The SPIOR initiative and campaign against forced marriages is to be much welcomed. Something had to be said about practices that are very often presented as Islamic while they are betraying the very essence of the Islamic message.
The contemporary Muslim conscience is actually facing two major problems : the literalist reading and reductive interpretation of the scriptural sources (Qur’an and prophetic traditions –Sunna-) on the one hand and the great confusion between religious principles and cultural practices on the other. Forced marriages are at the crossroad of these two very serious challenges: some ‘ulamâ’, Muslim scholars, are keeping silent or even accepting these practices by relying on some texts read literally without referring to the overall Islamic teachings (and their objectives) or at least contextualizing these very marginal scriptural sources. Muslims are very often confusing cultural practices with religious principles and they think that forced marriages, to which they were used in their culture (the current one or the culture of origin) are in fact Islamic. The literalist and cultural readings of the Qur’an and the Sunna are two dangerous phenomena for they mislead the believers and betray the very essence of Islam in numerous fields : gender issues, human rights, political systems and, of course, family life, marriages, etc.
It is thus in the name of Islam that we have to say that forced marriages are not acceptable and we need to launch a vast awareness-raising campaign within our European societies to put an end to such practices. Forced marriages are not Islamic and must be condemned in the name of Islam!
It is thus in the name of Islam that we have to say that forced marriages are not acceptable and we need to launch a vast awareness-raising campaign within our European societies to put an end to such practices. Forced marriages are not Islamic and must be condemned in the name of Islam! This is our message, this is our call! The reader will find in this small book an interesting short article, written by the Muslim scholar Mualla Kaya, stressing on the main Islamic principles and addressing the issue as it should be: nothing, in the overall Islamic teachings, can justify forced marriages and this is why we should spread around a better knowledge of Islam among Muslim parents and the young Muslim men and women. Knowledge and education are key factors if we want to succeed and the present booklet is a very useful informative means for such an attempt.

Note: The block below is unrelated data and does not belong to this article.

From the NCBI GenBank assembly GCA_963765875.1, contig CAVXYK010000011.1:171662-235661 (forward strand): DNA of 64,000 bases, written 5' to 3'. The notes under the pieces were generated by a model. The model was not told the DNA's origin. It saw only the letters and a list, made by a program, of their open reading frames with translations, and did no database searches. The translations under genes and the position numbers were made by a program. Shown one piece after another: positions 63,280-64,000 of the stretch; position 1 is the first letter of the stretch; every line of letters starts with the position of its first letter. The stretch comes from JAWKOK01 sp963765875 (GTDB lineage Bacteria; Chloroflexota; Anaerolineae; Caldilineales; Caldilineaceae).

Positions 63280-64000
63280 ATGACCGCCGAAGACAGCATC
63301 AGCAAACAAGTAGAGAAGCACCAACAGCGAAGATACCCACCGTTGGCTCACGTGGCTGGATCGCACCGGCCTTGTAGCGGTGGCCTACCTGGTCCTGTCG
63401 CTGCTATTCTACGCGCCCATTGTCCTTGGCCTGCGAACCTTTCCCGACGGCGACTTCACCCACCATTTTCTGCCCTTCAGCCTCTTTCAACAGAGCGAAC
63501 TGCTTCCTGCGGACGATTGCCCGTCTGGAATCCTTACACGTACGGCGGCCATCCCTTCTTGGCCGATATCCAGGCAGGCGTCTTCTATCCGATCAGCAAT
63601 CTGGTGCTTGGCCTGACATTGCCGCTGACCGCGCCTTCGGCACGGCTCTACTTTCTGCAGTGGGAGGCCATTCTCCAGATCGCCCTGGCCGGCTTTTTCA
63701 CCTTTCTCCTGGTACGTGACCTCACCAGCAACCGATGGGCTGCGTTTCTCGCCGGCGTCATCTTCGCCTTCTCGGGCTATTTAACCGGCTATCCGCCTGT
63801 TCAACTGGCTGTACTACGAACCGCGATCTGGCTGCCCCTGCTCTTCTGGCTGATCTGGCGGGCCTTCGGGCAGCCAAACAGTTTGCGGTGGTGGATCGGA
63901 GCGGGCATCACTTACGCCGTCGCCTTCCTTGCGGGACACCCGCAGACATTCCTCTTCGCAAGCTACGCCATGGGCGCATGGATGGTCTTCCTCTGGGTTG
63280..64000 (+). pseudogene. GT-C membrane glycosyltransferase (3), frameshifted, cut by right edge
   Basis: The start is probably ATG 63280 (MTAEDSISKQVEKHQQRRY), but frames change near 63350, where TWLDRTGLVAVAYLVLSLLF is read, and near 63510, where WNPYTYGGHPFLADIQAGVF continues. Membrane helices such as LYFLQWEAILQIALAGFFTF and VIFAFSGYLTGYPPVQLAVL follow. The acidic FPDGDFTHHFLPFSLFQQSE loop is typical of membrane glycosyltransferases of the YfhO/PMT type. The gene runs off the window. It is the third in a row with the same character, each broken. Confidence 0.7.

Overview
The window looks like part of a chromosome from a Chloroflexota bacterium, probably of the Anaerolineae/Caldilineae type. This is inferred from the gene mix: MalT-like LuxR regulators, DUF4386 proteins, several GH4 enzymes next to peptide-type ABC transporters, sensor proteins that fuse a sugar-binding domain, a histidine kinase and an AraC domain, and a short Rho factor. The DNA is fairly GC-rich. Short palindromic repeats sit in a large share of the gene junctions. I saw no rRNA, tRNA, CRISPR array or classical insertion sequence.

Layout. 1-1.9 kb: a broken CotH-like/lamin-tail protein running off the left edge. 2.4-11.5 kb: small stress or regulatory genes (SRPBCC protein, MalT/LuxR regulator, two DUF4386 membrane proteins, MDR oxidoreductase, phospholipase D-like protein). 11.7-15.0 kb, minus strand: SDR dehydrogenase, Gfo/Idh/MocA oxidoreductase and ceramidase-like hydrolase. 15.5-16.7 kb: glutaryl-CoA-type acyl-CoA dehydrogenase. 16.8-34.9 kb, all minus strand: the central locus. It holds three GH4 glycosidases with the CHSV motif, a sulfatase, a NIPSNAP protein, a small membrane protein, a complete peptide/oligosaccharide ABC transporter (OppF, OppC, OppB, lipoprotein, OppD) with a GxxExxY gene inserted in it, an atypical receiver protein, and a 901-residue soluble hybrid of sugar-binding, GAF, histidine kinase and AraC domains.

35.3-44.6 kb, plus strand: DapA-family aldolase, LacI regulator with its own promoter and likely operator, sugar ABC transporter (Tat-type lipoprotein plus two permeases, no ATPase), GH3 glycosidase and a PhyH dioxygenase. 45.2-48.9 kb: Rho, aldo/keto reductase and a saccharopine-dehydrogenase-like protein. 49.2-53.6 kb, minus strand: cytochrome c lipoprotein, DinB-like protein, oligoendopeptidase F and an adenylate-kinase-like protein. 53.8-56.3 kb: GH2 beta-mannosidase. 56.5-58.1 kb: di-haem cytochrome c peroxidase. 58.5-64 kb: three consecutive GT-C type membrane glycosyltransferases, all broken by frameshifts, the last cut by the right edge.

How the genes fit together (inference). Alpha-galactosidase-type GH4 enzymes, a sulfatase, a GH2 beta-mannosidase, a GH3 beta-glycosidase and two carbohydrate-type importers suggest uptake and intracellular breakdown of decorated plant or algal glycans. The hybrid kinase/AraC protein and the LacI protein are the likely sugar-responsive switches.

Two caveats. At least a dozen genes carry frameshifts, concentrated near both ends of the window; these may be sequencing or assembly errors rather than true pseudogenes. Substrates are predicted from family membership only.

We cannot remain silent anymore! This would be a kind of coward complicity while we know that some young Muslims (mainly girls but not only) are subjected to forced marriages and do not know how to escape from such a dark destiny. We must speak out and give the opportunity for parents and young people to talk, to share their views and to discuss the problem. This is why it is also important to be involved at the grassroots level, to set up meetings, debates and lectures around this sensitive issue. SPIOR, as one can read it in the first part of this booklet, did a very good job by being involved within the Muslim community and inviting parents, men, women, youths to attend panel discussions and helping them to feel free to listen and to share views and experiences. The few pages dealing with the Rotterdam experience should be read and understood as an example of what could and should be done elsewhere, at the grassroots level, in every single Muslim community, to raise the common awareness, offer a space of free speech, teach the true Islamic message and resist cultural negative habits. The background of the whole initiative is then very interesting for all the readers wherever they live and the statements that are drawn and highlighted after the meetings with the imams, the girls, the fathers and the mothers are very interesting to get a sense of the kind of perceptions one should take into account (and from where one should start the whole process). These are common statements we heard everywhere and they are true all the way from Rotterdam to the UK, from Turkey to Pakistan, etc. It is good to have them brought to the fore in such a very simple and informative way for us to reflect upon.